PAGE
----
$30M Pledged in Effort to Remake 'Star Wars: The Last Jedi'
Like millions of other millennials, I grew up loving "Star Wars." I was excited for the new trilogy, and a little unimpressed with "The Force Awakens" (2015). But "The Last Jedi" (2017) just went way too far. So I was excited to hear that producers have pledged $29,579,880 to remake the most recent film.
"Star Wars" has fallen on bad times. With a new movie every year since 2015, fans might be experiencing "Star Wars" fatigue — although I suspect there is something else to blame.
"Solo: A Star Wars Story" (2018) is actually an excellent film, partially because — unlike the recent movies — it doesn't try to do too much. Even so, it flopped hard at the box office. Sure, the trailers didn't get me excited, but even a die-hard fan like me (my wife and I dress up all the time, you should see her Leia buns) was hesitant to see "Solo," less because of fatigue and more because of recurring disappointment.
I was excited for "The Force Awakens," and I liked it in theaters ... until I thought about it. The same was true for "Rogue One." But the problems snowballed with "The Last Jedi."
It seems I am far from alone. A group of producers have funded an effort to "Remake The Last Jedi," to the tune of nearly $30 million. When Rian Johnson, the director of "The Last Jedi," heard the news, he responded with no fewer than 11 iterations of the word "please," pleading that this would "actually happen."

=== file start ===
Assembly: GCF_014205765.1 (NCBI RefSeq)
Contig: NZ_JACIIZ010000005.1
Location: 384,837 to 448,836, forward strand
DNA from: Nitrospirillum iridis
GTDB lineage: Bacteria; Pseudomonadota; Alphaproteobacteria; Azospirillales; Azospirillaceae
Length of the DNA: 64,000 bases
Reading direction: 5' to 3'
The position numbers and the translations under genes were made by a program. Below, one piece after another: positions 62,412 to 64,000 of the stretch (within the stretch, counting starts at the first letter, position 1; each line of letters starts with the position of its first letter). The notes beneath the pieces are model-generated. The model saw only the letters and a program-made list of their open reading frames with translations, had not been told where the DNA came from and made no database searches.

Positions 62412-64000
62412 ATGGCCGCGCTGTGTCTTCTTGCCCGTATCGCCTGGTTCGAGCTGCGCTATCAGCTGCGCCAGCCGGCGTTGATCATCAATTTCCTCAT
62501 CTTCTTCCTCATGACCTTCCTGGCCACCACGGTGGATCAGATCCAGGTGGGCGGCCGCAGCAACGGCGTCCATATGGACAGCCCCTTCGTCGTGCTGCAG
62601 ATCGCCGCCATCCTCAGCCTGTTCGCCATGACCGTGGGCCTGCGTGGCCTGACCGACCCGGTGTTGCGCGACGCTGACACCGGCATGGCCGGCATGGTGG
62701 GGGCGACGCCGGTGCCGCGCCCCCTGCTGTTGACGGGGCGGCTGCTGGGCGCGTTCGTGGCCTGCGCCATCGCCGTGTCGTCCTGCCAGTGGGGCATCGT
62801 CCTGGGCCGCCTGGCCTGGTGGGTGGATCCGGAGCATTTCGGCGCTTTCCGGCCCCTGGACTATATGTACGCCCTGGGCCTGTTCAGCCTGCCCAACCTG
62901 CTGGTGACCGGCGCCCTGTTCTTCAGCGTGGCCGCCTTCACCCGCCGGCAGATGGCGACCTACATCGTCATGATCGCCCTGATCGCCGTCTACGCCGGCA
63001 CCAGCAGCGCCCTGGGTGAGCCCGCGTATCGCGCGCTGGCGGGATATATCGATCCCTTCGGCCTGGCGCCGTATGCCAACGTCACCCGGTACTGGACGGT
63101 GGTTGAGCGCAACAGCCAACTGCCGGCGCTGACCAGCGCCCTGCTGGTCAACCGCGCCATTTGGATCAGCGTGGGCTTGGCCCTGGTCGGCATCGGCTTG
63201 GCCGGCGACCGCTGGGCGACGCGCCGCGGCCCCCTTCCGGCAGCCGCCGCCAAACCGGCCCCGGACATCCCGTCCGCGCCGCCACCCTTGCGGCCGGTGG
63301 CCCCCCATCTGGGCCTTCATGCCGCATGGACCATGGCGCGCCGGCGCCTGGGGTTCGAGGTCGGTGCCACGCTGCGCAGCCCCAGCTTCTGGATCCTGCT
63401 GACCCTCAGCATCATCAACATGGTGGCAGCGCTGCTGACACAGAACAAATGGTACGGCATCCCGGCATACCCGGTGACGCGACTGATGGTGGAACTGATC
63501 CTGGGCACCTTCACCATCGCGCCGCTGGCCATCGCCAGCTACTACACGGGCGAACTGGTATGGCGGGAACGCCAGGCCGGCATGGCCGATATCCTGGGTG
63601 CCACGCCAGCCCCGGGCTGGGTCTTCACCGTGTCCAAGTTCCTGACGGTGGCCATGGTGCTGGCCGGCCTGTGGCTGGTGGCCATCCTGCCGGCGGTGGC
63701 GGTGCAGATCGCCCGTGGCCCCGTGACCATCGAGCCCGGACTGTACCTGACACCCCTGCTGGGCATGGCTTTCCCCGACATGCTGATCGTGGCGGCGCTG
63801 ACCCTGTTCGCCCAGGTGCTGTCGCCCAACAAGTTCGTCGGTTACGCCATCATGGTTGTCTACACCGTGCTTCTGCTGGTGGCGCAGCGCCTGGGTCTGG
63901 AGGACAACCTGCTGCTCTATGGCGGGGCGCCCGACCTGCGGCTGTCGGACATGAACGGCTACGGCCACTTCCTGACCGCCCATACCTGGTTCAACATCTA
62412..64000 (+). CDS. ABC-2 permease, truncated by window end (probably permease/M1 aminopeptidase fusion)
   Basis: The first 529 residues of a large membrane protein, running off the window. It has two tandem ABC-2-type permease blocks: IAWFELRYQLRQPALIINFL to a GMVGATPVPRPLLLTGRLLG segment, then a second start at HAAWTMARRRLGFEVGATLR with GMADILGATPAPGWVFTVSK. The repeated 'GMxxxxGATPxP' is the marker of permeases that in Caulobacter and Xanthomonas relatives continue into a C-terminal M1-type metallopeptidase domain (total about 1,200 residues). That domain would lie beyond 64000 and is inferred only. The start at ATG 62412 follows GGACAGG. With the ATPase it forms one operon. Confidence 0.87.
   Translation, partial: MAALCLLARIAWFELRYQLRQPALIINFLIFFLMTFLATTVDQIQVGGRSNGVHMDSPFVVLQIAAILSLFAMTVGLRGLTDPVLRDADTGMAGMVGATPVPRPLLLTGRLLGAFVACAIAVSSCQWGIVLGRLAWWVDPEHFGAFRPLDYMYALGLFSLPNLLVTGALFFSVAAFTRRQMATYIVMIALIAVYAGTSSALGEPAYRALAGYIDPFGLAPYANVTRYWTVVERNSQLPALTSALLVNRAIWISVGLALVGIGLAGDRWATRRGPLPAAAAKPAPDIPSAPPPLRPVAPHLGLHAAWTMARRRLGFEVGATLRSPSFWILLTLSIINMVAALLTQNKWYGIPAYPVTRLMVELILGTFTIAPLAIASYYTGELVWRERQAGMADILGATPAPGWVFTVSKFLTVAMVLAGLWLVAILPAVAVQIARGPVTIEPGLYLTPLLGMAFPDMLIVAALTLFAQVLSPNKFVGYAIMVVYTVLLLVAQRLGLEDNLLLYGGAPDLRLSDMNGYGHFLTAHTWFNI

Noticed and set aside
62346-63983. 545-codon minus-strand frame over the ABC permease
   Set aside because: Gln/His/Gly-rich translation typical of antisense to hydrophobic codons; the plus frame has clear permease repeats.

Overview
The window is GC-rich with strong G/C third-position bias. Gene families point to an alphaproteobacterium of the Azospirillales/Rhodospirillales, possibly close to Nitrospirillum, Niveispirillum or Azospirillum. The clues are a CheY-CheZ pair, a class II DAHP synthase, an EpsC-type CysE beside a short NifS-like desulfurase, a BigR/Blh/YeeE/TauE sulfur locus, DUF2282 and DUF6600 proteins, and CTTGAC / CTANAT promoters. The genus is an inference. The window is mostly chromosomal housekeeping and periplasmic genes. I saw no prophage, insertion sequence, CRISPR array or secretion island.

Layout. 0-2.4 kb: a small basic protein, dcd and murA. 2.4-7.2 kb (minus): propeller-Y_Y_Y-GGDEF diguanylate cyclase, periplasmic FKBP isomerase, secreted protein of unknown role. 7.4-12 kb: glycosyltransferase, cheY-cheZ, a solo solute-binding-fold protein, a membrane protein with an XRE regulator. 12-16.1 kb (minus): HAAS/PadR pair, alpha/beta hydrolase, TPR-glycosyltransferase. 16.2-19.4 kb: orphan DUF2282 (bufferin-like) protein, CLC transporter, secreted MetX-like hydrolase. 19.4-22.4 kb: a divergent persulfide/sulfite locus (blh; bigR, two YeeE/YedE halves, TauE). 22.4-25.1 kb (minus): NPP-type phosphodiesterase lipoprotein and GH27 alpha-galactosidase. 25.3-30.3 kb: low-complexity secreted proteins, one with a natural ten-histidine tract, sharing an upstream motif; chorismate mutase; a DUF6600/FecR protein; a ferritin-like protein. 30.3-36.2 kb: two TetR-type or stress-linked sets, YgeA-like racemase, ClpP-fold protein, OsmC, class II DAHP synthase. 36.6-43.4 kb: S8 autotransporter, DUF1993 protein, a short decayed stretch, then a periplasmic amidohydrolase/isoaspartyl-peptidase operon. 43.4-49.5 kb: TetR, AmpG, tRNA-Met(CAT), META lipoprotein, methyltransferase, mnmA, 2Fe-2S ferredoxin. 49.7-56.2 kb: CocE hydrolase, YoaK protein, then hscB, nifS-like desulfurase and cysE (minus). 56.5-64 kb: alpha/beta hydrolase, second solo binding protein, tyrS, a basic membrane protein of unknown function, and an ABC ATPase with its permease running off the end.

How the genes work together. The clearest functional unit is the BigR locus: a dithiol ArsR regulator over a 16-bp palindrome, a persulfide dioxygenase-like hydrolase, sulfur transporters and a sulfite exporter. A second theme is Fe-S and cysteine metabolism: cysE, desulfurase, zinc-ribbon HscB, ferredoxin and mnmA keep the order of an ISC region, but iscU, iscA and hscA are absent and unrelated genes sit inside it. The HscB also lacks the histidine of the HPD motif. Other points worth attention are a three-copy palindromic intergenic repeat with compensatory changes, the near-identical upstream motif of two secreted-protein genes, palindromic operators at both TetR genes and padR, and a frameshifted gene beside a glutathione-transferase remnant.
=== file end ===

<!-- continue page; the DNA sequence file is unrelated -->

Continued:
The producers appear to be anonymous, but this audacious plan appears to be real. The fans behind the site explained that they loved the characters of Rey and Finn (John Boyega) from "The Force Awakens," but found them "one dimensional" and "boring" in the sequel. They also complained about Kelly Marie Tran's character Rose, who they vainly hoped (from the trailers) would be "bada**."
"It's hard to categorize the level of failure Rian Johnson achieved with The Last Jedi," the "Remake The Last Jedi" account tweeted.
The account also cited "sloppy storytelling": numerous rabbit trails and continuity errors in "The Last Jedi." For instance, in one scene Leia — who has never been trained to use the Force — not only survives in outer space, but can move herself back into a spaceship. If an untrained Force user can do this, why didn't Emperor Palpatine (also known as Darth Sidious) just pull himself back up after he was flung down in "The Return of the Jedi"? The account also attacked the Canto Bight subplot — THANK YOU!